Year 2022, Volume 5, Issue 2, 17 - 26, 15.12.2022
https://doi.org/10.51819/jaltc.2021.1052026

Abstract

References

  • Behrens, L. L., & Naylor, M. D. (2020). “We are alone in this battle”: a framework for a coordinated response to COVID-19 in nursing homes. Journal of Aging & Social Policy, 32(4-5), 316-322.
  • Bhatti, P., Connor, M., Yao, J., Staiculescu, D., & Poproski, R. (2020). A Peer-Mentoring Experience for Graduate Students. IEEE Potentials, 39(5), 6-11.
  • Braun, V., & Clarke, V. (2006). Using thematic analysis in psychology. Qualitative research in psychology, 3(2), 77-101.
  • Burgess, A., van Diggele, C., & Mellis, C. (2018). Mentorship in the health professions: a review. The clinical teacher, 15(3), 197-202. Retrieved from https://onlinelibrary.wiley.com/doi/abs/10.1111/tct.12756
  • Creswell, J. W., & Poth, C. N. (2016). Qualitative inquiry and research design: Choosing among five approaches: Sage publications.
  • D'Adamo, H., Yoshikawa, T., & Ouslander, J. G. (2020). Coronavirus Disease 2019 in Geriatrics and Long-Term Care: The ABCDs of COVID-19. J Am Geriatr Soc, 68(5), 912-917. doi:10.1111/jgs.16445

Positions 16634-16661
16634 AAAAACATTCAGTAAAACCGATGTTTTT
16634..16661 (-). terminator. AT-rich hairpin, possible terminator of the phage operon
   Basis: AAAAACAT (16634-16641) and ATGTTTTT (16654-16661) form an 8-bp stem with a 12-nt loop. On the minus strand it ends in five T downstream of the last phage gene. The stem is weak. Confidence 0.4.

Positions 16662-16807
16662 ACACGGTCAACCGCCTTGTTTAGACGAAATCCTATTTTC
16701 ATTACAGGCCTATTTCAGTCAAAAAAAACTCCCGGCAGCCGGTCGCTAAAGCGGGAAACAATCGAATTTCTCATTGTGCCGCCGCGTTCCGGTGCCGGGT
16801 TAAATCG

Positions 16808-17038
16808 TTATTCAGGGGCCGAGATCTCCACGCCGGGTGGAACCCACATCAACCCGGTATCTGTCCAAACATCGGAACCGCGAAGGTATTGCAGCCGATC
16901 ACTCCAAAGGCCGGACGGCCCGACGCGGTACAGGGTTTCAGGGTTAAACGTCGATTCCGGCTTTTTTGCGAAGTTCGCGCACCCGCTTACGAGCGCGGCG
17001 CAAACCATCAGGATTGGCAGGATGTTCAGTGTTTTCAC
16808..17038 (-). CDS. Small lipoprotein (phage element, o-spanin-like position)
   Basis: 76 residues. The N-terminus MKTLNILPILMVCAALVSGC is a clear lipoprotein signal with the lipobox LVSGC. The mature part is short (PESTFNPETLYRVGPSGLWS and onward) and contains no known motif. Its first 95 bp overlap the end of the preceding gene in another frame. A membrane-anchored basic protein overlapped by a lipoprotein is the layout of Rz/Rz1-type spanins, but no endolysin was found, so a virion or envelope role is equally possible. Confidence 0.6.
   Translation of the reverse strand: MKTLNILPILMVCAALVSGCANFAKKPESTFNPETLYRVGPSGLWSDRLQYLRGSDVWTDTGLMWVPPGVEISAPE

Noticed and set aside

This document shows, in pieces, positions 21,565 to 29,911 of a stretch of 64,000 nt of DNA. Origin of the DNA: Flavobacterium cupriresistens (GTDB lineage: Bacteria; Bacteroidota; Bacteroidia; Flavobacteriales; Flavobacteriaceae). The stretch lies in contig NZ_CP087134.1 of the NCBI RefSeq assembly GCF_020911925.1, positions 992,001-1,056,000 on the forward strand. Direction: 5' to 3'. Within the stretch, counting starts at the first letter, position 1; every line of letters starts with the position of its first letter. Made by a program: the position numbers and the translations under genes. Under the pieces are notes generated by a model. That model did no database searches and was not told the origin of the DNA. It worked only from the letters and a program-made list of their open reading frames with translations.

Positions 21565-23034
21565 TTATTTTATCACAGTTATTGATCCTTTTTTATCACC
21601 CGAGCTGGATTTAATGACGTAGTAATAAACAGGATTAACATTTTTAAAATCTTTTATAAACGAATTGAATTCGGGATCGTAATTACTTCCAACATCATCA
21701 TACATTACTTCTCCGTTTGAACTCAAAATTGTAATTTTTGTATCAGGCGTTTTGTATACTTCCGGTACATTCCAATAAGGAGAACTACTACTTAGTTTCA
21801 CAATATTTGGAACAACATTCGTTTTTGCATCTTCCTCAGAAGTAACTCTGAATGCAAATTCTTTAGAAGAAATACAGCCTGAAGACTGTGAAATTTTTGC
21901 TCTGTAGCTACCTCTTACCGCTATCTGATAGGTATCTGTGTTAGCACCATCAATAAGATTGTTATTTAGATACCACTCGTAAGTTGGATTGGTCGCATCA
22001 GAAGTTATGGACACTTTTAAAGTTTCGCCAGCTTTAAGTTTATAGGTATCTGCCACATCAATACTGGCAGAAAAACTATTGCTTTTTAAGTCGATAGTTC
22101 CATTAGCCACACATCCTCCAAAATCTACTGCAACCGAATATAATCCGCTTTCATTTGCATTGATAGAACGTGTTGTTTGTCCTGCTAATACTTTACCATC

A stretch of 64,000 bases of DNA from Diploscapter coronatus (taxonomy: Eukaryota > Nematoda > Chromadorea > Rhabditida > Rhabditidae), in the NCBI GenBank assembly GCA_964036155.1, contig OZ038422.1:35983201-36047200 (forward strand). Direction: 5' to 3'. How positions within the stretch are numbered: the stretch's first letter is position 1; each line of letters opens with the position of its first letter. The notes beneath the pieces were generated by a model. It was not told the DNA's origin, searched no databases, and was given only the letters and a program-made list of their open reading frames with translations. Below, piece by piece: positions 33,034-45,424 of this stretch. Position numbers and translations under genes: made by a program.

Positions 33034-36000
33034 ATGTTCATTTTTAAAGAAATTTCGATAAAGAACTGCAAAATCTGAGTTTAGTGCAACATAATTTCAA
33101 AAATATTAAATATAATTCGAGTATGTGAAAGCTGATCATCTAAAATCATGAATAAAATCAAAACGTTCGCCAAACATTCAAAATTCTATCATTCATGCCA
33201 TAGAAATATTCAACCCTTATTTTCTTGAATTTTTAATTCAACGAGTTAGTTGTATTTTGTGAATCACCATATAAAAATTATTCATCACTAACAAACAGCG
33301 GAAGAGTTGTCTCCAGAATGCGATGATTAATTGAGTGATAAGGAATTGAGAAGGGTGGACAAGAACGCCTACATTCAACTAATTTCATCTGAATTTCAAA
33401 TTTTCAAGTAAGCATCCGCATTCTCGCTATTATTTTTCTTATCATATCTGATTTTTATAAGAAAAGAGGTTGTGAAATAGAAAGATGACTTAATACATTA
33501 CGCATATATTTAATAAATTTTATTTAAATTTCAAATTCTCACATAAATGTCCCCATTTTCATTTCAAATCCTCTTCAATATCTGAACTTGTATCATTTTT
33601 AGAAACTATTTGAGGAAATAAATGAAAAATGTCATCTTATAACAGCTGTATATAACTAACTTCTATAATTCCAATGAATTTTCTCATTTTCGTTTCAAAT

• Gavin, B., Hayden, J., Adamis, D., & McNicholas, F. (2020). Caring for the psychological well-being of healthcare professionals in the Covid-19 pandemic crisis. Ir Med J, 113(4), 51.
  • Ghosh, R., Hutchins, H. M., Rose, K. J., & Manongsong, A. M. (2020). Exploring the lived experiences of mutuality in diverse formal faculty mentoring partnerships through the lens of mentoring schemas. Human Resource Development Quarterly, 31(3), 319-340.
  • Huberman, A. M., & Miles, J. S. M. B. (2019). Qualitative data analysis: A methods sourcebook.
  • Liao, L., Xiao, L. D., Chen, H., Wu, X. Y., Zhao, Y., Hu, M., . . . Feng, H. (2020). Nursing home staff experiences of implementing mentorship programmes: A systematic review and qualitative meta‐synthesis. Journal of nursing management, 28(2), 188-198. Retrieved from https://www.ncbi.nlm.nih.gov/pmc/articles/PMC7328728/pdf/JONM-28-188.pdf
  • Lincoln, Y. S., & Guba, E. G. (1985). Naturalistic inquiry: sage.
  • Miles, M. B., Huberman, A. M., & Saldaña, J. (2014). Qualitative data analysis: A methods sourcebook. 3rd. ed: Thousand Oaks, CA: Sage. Ouslander, J. G., & Grabowski, D. C. (2020). COVID‐19 in nursing homes: calming the perfect storm. Journal of the American Geriatrics Society, 68(10), 2153-2162.
  • Patton, M. Q. (2014). Qualitative research & evaluation methods: Integrating theory and practice: Sage publications.